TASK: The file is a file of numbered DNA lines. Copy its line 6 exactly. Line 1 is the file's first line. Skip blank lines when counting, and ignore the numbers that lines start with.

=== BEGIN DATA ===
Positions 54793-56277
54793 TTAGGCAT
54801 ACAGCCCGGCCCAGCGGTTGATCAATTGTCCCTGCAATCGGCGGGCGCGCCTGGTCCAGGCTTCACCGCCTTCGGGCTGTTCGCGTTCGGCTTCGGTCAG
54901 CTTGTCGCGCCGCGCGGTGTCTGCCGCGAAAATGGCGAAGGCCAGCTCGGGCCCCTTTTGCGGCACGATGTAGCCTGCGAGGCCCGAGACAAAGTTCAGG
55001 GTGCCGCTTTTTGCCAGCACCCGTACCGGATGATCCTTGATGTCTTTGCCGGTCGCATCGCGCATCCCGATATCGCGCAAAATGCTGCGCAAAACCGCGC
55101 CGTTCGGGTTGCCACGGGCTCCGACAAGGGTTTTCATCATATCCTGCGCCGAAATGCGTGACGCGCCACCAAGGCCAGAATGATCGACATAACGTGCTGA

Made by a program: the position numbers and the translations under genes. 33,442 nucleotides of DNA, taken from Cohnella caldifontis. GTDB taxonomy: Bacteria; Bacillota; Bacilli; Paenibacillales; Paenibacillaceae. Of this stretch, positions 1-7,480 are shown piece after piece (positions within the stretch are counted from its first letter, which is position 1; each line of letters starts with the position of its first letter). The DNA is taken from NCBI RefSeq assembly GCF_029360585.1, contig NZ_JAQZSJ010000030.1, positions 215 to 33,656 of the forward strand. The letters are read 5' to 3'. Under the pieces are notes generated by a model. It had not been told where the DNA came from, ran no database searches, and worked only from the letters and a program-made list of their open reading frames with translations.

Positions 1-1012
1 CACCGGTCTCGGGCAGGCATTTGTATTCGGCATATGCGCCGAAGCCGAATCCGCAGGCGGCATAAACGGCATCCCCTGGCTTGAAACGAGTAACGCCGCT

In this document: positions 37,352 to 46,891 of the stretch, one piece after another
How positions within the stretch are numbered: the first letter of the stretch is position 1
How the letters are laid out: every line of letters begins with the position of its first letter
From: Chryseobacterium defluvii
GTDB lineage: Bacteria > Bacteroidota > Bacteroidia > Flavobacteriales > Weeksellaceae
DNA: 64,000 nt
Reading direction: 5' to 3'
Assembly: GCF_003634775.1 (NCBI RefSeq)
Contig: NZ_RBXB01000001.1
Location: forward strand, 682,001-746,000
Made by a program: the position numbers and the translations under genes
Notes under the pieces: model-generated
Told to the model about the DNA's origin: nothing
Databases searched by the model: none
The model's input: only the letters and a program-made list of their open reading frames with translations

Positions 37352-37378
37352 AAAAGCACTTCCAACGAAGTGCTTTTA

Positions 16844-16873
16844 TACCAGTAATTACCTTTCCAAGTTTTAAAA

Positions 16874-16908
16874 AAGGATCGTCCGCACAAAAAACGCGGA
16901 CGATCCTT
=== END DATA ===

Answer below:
55101 CGTTCGGGTTGCCACGGGCTCCGACAAGGGTTTTCATCATATCCTGCGCCGAAATGCGTGACGCGCCACCAAGGCCAGAATGATCGACATAACGTGCTGA